What does the mental health payment system mean for people?

Rob Greig
Rob Greig, National Development Team for Inclusion (NDTi)
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How many boxes can you fit people with mental health problems into?

The answer, apparently, is, 21.

Over the last five years, the way in which money flows through the mental health system has changed. To make this change, policy makers and health professionals needed a way of grouping people with mental health problems according to their needs. As a result they produced 21 "clusters" - groups, or boxes, if you will - which fall under three main headings: non-psychotic, psychotic and organic mental health conditions.

For example, cluster 4 relates to people with sever non-psychotic conditions and cluster 10 relates to people with first episode psychosis.

Decision tree

In a world that is shifting to personalised approaches and outcomes, the idea of filtering people according to one of 21 groups seems absurd. How can this be personalised?

Those proposing this way of working suggest that the new payment system can give commissioners and providers a greatly improved sense of who the people are who use services, what they want and need, and can improve people's choice in how those needs are met. The clustering process, it is argued, helps to create better assessments and pathways for people to travel along, depending on their mental health problem and their other circumstances. It also is said to mean that care pathways should be paid for flexibly and coordinated according to what individuals want, rather than having block contracts arranged mainly between commissioners and providers with little input from people who use services.

In practice, progress has yet to demonstrate these benefits. Despite having been on the agenda in mental health for over five years, and compulsory since 2012/13, surveys have found that efforts so far have had little impact on provider finances or financial arrangements, and that service users are only occasionally involved in developing the new mental health payment system.

These new payment arrangements are likely to continue to be part of the way the NHS works. So it is vital that people in their local areas become involved to help bridge the gap between theory and practice and ensure the system succeeds in helping to deliver personalised outcomes.

Over the last 18 months, NDTi has been exploring what might help. From this work, we think there are five things people can practically do at a local level to make an impact:

1. Find out who is coordinating the work to develop the new mental health payment system, and ask them what progress has been made locally. This will help bring out this work into the open - which it generally isn't.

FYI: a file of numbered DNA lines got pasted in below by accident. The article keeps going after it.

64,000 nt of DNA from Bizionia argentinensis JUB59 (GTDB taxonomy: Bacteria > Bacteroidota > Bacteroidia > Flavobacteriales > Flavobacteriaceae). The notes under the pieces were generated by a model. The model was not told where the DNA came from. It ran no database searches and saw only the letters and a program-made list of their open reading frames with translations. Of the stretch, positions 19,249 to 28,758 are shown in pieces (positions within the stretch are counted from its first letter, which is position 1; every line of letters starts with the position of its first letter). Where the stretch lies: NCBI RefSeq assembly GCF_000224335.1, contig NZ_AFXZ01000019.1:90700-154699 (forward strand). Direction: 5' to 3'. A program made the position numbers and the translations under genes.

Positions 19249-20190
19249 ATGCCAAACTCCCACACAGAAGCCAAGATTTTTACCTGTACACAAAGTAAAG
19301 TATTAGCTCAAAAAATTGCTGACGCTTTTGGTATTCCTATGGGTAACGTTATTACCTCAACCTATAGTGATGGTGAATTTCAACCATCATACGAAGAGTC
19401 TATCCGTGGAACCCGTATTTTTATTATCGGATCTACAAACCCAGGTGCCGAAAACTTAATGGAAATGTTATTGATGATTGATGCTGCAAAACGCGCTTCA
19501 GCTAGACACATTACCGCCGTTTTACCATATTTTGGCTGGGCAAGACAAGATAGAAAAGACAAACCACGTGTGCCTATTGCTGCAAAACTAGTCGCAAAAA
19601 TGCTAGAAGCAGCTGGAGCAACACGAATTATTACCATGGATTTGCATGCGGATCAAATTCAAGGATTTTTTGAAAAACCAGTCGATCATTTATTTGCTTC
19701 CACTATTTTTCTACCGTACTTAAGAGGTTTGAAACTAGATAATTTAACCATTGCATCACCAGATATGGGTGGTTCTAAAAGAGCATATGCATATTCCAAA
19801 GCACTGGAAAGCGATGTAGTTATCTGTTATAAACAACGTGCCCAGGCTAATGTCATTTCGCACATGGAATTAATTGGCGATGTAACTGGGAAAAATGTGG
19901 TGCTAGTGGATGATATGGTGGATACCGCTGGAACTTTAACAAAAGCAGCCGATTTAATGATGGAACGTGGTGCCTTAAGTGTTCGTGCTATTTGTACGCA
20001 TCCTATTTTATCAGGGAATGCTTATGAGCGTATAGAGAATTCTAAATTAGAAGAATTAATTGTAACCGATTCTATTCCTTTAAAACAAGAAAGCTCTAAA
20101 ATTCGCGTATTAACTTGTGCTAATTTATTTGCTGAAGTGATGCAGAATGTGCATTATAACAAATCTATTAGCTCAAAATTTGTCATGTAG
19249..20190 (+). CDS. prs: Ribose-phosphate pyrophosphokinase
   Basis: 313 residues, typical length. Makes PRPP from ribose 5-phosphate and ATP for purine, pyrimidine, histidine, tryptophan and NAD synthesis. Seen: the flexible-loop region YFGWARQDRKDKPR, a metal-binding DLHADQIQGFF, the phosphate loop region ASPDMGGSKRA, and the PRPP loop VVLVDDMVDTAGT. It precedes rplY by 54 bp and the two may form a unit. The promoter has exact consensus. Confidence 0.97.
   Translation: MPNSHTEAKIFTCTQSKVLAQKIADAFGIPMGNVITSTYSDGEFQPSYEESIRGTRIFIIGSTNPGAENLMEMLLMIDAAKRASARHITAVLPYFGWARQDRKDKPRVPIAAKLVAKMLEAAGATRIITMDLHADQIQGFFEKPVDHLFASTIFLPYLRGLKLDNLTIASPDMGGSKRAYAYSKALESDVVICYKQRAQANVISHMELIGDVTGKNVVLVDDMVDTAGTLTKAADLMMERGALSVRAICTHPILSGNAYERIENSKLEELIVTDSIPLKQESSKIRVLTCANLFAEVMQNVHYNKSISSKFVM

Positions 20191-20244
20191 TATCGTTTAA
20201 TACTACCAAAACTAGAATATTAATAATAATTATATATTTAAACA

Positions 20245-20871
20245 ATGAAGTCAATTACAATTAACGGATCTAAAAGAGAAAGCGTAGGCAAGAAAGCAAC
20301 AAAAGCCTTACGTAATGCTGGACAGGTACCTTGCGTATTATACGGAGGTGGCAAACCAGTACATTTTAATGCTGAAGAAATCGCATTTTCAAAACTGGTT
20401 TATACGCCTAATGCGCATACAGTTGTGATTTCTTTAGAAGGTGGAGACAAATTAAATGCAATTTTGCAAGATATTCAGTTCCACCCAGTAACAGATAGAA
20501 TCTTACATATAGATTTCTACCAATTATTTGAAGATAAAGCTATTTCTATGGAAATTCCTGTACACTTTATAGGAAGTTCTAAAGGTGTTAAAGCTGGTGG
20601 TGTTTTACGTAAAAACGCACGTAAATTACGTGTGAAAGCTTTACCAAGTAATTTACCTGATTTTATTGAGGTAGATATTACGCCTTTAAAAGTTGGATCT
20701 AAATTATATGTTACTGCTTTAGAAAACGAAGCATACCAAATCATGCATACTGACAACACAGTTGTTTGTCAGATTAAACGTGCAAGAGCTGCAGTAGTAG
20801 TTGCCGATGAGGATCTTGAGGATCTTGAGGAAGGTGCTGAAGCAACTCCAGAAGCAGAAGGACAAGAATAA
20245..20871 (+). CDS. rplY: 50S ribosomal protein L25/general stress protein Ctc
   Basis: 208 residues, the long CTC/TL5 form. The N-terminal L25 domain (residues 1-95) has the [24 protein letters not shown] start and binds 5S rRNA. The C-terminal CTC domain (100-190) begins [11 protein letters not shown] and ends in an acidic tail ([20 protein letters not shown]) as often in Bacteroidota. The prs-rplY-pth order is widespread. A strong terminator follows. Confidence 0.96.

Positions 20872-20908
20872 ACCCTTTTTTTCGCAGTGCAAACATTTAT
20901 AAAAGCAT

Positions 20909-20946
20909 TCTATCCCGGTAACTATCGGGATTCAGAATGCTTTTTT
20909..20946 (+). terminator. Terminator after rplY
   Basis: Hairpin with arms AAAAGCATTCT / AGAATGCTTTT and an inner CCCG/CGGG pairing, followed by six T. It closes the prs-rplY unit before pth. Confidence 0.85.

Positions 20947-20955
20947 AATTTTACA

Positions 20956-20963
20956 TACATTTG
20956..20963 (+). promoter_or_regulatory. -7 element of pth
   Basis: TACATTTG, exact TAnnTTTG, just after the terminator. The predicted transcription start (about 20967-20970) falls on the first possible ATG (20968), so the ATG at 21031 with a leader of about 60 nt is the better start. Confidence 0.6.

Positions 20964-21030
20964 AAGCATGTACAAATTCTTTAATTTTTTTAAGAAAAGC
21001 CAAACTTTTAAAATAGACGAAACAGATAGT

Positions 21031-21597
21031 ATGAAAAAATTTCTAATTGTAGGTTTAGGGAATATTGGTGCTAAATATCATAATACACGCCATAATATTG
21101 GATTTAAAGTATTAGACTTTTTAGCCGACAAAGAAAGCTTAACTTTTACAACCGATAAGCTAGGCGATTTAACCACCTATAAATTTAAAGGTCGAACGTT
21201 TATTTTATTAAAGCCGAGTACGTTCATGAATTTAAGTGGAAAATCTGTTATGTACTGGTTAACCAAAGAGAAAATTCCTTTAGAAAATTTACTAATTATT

2. Find out when, where and how regularly joint meetings take place between commissioners across health, social care and public health, as well as with providers from all sectors - and then ensure that people who use services and their families are involved in these meetings. This will help to introduce and encourage co-production in the development of the new mental health payment system

3. People using mental health services could ask their social worker, community psychiatric nurse, other care coordinator or lead professional how the clustering and assessment processes are related to each other locally. This has a double benefit: first it shows people are aware of the new payment system and, second, it provides an opportunity for them to ensure these processes are coordinated and transparent and person centred

4. Similarly, ask them what the local pathway is for each cluster, and ask about what choice and flexibility there is in accessing different parts of that pathway

5. Remember that options like Direct Payments and Personal Health Budgets remain opportunities for people to explore.

At NDTI we have created a similar list for actions that commissioners can take.

It is counterintuitive that an approach which includes putting people in one of 21 boxes could support personalised approaches and outcomes. The new mental health payment system is aiming to show this could be done - but it will not be unless a full understanding of personalisation, person centred working and co-production are part of its implementation. By understanding more about what approach is being taken locally and by getting involved, people with mental health problems have an opportunity to increase the likelihood that this work is done properly.


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